In a piece of almost inexplicably good news, after almost two years of a global pandemic that has ravaged the NHS, record numbers of bright young students are still queuing up to become doctors. And boy, do we need them.
Ucas figures show applications to study medicine were up by 21 per cent in 2021 compared to the previous year, with 28,690 students eager for a career in medicine. Yet universities made 14 per cent fewer offers, giving places to over 7,000 fewer students than in 2019.
Britain trains only half the number of doctors that it needs, meaning that the country relies on attracting – some might say ‘stealing’ – doctors trained abroad, largely from Africa and South Asia. With demand so high, and an eager pool of potential students, why isn’t the UK training up more doctors?
Professor John Ashton, former president of the UK Faculty of Public Health, told the Big Issue that historically, it has suited the British medical profession to keep in place a system that maintains a hierarchy between native and overseas-trained doctors. “Whether by discrimination or disadvantage,” he says, overseas-trained doctors “tend not to finish up at the top of the pile.”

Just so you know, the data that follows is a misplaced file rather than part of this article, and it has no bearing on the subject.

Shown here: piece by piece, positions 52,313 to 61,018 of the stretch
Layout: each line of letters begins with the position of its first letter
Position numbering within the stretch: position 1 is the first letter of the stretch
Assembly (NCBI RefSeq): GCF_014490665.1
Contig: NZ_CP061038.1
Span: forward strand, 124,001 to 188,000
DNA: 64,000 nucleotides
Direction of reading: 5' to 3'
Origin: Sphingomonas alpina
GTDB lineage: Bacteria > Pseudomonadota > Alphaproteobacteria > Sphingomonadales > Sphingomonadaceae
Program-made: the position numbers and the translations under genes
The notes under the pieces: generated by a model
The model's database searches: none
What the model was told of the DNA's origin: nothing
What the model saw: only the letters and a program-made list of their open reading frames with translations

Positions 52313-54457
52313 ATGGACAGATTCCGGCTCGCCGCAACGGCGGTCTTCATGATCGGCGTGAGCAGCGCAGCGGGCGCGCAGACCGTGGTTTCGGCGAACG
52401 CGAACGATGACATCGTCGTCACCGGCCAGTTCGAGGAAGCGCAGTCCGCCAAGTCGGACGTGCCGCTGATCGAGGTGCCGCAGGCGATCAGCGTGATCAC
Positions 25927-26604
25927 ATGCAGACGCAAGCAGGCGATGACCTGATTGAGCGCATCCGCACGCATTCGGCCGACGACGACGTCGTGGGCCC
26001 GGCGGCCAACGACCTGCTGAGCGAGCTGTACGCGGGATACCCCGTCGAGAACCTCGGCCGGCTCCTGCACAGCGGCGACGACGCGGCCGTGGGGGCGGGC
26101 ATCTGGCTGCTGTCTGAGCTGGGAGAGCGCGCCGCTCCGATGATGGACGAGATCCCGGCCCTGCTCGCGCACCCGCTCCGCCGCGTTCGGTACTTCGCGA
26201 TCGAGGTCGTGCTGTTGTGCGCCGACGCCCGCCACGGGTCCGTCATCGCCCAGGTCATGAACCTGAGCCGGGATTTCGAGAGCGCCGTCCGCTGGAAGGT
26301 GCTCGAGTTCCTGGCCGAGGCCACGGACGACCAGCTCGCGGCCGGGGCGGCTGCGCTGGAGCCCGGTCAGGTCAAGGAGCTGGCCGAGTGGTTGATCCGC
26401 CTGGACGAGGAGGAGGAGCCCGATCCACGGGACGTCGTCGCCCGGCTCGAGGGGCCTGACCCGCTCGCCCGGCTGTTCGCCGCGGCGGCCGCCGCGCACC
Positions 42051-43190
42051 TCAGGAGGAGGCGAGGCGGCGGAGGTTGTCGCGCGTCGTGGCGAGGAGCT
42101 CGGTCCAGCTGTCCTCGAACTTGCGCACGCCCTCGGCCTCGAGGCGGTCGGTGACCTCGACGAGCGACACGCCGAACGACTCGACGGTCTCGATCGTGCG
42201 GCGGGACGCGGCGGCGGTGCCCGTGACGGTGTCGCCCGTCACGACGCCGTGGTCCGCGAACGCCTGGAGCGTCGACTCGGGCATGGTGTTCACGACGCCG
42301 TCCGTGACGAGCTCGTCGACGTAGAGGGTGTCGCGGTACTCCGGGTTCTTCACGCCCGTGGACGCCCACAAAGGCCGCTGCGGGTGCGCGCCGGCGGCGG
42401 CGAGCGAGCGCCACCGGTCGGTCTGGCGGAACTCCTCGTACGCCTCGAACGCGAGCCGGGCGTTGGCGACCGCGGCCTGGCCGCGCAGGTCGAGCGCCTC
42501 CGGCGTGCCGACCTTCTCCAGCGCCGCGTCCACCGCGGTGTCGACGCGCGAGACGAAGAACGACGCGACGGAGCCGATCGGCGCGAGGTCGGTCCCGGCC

“It really is ridiculous that we are not training enough of our own doctors. When we are turning away two well-qualified 18-year-olds from medical school for every one we take.”
England is currently facing a deficit of 50,000 doctors. The EU average ratio of doctors to people is 3.7 doctors per 1,000 people, but the UK only has 2.8 doctors to treat every 1,000 potential patients.